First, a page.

Why don’t we follow all of the Old Testament laws?

J.D. Greear: It’s pretty common these days for people to dismiss Christians as inconsistent because “they follow some of the rules in the Bible and ignore others.” The challenge usually sounds something like this: “When the Bible talks about certain sexual behaviors as sin, you quote that; but when it says not to eat shellfish or that you should execute people for breaking the Sabbath, you just ignore it. Aren’t you just picking and choosing what suits you best?” I’ve found that this objection carries a lot of weight, and not just with non-Christians. Many Christians have a hard time answering it … which is why we just secretly hope it never comes up. One of the most helpful ways to think about this is to look at the types of laws there are in the Old Testament. The 16th-century Reformer John Calvin saw that the NT seemed to treat the OT laws in three ways. There were Civil Laws,

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The Lion is also the Lamb: A Reflection on what makes Jesus so Irresistibly Attractive

Sam Storms: What is it about Jesus that makes him worthy of your adoration and praise? What is it about Jesus that makes him irresistibly attractive? Why is he alone worthy of your whole-hearted allegiance and love? Consider one answer from the portrait of Jesus in Revelation 5. In Revelation 5:5 he is called “the Lion of the tribe of Judah,” but in Revelation 5:6 is also portrayed as the “Lamb” who had been slain, though now standing, because alive. So, which is he? Both! Jesus is both Lion and Lamb. And it is in this glorious juxtaposition of what appear to be two contrasting images that we find the answer to our question. Think about this for a moment: The Lion in whom we find unimpeachable authority is also the Lamb who embodies humility and meekness in the highest degree. The Lion who wields power and strength that none can resist is also the Lamb who walked this earth

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We must distinguish!

Chris Watson Lee wants to help us talk about our disagreements over ‘secondary issues.’ The nature of the disagreement should affect the way in which we deal with it. Christians have disagreed with one another since the earliest days of the church (Philippians 1:27); this side of eternity, there are always going to be disagreements and differences. But how should we engage with theological differences? In the words of a Reformed scholastic like Francis Turretin, “we must distinguish” between different kinds of disagreement. The nature of the disagreement will (or at least should) affect the way in which we deal with it. This is not a new insight: you might be familiar with the old maxim, “In essentials, unity; in non-essentials, liberty; in all things, charity.” It reminds us that before rushing in to debate our disagreements, we must check ourselves – aiming for a humble attitude, dependence on the Lord, and love for others (Ephesians 4:1-16) Distinguishing Disagreements We

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Do Not Weep for Jesus

Kevin DeYoung: There were a lot of shocking things said and done on Good Friday. This paragraph describes one you may not have considered before. And as they led him away, they seized one Simon of Cyrene, who was coming in from the country, and laid on him the cross, to carry it behind Jesus. And there followed him a great multitude of people and of women who were mourning and lamenting for him. But turning to them Jesus said, “Daughters of Jerusalem, do not weep for me, but weep for yourselves and for your children. For behold, the days are coming when they will say, ‘Blessed are the barren and the wombs that never bore and the breasts that never nursed!’ Then they will begin to say to the mountains, ‘Fall on us,’ and to the hills, ‘Cover us.’ For if they do these things when the wood is green, what will happen when it is dry?” (Luke 23:26-31).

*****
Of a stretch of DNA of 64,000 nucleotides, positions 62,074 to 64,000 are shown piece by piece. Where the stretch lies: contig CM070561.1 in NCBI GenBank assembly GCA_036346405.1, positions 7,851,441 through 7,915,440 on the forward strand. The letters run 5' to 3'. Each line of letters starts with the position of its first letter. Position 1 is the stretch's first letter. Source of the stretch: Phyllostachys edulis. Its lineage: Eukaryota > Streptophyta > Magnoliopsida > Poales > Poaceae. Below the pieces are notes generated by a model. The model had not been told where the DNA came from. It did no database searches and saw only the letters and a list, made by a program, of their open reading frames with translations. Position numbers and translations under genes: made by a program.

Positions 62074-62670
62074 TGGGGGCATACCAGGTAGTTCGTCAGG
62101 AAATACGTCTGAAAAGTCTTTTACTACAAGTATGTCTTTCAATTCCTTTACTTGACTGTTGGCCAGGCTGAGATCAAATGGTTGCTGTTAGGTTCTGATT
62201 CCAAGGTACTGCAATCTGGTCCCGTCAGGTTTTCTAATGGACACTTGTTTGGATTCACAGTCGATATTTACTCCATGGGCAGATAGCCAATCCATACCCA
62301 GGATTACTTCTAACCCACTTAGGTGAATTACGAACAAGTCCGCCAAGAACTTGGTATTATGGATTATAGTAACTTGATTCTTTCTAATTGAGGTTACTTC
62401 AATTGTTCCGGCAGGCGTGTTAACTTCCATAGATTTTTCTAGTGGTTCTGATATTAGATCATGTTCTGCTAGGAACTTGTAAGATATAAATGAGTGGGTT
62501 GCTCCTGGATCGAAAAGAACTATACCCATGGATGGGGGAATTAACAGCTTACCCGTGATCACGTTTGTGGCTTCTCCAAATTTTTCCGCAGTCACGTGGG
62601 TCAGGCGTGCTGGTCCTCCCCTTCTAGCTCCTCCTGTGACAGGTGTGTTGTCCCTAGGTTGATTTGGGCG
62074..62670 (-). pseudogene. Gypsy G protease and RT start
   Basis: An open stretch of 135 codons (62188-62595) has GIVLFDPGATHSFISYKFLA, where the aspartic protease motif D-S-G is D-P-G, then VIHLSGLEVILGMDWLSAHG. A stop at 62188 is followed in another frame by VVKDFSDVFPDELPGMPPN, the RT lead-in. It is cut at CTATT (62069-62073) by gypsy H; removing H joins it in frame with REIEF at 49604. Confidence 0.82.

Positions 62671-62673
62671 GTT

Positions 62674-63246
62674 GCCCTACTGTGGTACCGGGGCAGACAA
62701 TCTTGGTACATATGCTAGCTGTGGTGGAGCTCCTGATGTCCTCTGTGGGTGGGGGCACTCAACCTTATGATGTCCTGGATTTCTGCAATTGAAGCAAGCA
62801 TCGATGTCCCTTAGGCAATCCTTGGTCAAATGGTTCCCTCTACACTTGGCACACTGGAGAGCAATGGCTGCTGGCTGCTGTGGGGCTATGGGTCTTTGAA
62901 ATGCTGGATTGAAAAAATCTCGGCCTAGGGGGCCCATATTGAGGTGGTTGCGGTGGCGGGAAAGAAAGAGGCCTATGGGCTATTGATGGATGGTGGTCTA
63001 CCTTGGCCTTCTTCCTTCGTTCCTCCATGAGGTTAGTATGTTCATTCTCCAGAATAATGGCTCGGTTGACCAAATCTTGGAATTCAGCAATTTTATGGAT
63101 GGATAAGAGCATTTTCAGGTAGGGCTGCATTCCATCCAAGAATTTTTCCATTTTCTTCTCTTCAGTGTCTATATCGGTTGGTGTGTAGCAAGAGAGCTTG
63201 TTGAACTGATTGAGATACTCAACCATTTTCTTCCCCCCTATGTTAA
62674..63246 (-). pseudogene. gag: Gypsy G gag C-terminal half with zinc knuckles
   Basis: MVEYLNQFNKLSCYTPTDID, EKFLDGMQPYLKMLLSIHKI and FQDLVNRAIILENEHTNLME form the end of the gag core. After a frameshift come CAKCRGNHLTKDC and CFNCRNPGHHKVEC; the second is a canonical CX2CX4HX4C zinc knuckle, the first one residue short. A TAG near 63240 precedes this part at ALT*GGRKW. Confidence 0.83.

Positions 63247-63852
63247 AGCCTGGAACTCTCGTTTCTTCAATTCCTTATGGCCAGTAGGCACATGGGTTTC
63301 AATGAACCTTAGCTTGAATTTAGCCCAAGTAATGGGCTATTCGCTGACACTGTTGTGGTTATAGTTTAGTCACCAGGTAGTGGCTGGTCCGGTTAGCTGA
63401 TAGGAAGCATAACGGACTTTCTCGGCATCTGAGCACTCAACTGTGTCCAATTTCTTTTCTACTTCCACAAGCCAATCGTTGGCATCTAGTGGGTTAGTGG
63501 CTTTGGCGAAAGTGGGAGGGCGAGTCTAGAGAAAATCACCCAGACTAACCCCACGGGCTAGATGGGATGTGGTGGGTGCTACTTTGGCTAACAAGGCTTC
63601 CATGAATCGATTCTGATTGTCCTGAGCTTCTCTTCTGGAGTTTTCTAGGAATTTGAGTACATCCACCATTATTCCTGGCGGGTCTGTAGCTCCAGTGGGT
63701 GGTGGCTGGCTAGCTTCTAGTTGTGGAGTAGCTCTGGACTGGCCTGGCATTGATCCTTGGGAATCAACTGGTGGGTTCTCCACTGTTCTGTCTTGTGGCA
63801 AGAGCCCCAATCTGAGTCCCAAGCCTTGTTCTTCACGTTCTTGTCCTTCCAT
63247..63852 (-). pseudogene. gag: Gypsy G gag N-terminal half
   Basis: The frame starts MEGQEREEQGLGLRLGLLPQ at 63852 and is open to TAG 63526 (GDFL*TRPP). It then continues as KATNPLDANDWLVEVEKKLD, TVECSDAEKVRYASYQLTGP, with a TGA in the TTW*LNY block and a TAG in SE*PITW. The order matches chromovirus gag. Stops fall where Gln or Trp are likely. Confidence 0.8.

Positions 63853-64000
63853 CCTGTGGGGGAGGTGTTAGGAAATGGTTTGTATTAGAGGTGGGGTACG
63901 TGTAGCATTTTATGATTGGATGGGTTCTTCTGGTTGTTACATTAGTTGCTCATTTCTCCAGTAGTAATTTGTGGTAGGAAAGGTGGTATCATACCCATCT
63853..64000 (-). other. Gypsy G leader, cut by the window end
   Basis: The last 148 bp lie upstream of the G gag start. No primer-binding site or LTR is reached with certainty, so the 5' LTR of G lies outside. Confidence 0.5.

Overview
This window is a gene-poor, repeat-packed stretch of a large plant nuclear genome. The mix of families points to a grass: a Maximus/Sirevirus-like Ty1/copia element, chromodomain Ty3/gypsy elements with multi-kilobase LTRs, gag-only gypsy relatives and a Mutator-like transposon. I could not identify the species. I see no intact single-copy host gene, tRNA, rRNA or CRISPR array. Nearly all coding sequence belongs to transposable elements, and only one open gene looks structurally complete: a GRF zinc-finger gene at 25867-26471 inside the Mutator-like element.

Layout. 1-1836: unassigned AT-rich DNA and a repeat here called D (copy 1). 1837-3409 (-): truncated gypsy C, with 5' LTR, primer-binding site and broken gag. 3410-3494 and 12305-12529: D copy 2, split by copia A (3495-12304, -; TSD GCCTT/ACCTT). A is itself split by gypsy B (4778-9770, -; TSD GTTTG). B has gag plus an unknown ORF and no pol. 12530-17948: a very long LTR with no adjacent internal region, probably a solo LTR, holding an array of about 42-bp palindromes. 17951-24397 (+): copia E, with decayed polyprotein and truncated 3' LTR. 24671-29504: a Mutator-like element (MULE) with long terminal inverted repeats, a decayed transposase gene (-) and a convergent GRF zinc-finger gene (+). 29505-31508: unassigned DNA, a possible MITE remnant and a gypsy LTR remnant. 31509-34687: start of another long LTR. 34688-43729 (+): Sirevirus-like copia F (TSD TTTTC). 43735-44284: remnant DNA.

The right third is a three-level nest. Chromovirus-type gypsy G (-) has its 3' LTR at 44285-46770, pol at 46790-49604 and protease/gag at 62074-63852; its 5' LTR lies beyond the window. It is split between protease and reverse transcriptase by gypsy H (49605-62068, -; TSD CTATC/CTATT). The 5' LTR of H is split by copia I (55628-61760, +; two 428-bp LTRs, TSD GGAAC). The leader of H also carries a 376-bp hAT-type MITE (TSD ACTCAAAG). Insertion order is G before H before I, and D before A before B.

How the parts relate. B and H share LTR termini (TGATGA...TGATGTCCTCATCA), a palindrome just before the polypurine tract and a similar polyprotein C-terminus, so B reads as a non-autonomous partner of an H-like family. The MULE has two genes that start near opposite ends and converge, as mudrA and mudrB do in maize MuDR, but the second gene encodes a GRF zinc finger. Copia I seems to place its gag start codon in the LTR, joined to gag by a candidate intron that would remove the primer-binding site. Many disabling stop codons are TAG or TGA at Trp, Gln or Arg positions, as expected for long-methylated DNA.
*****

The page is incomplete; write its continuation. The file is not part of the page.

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The Priority of Preaching the Word

Steven Lawson: Understanding the fiery preaching of Martyn Lloyd-Jones requires an apprehension of the exceedingly high view he possessed of preaching. He believed that the chief business of the church is what Paul charged Timothy with his dying words, to “preach the word” (2 Tim. 4:2). Preaching must come first in the life of the church before anything else can find its rightful place. With compelling clarity, he stated, “The primary task of the Church and of the Christian minister is the preaching of the Word of God.” Nothing, he maintained, must ever supplant the primacy of biblical preaching in the pulpit. The Doctor believed everything in the life of the church is defined and directed by the proclamation of the Scripture. Through the many challenges Lloyd-Jones faced, the public exposition of Scripture consistently occupied the central place in his ministry in Wales and London. In his estimation, the pulpit held the chief place in his ministry, and it was here

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Why Going to Church Does Not Make You a Christian

I am not a Christian because I attend church on Sunday. Neither are you. And neither is John Piper. This was a discovery Piper made in the opening pages of a book by C. S. Lewis. In God’s providence, a thin little blue book by the title of “The Weight of Glory” found its way into Piper’s life at age 23 (recently photographed, above). Here’s how he recounted the story in a 2015 sermon. John Piper: The second wave that broke over me in my 23rd year was the discovery that my desires were not too strong, but too weak. And the remedy for my early perplexity did not lie in getting rid of my desires, but on glutting them on God. That was revolutionary to me. Your problem, longing, aching, yearning, wanting, John Piper, is that you don’t yet want like you ought to want. I will come to you and I will put a fire under the fire

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What does it mean to fear God?

  R.C. Sproul: We need to make some important distinctions about the biblical meaning of “fearing” God. These distinctions can be helpful, but they can also be a little dangerous. When Luther struggled with that, he made this distinction, which has since become somewhat famous: He distinguished between what he called a servile fear and a filial fear. The servile fear is a kind of fear that a prisoner in a torture chamber has for his tormentor, the jailer, or the executioner. It’s that kind of dreadful anxiety in which someone is frightened by the clear and present danger that is represented by another person. Or it’s the kind of fear that a slave would have at the hands of a malicious master who would come with the whip and torment the slave. Servile refers to a posture of servitude toward a malevolent owner. Luther distinguished between that and what he called filial fear, drawing from the Latin concept from which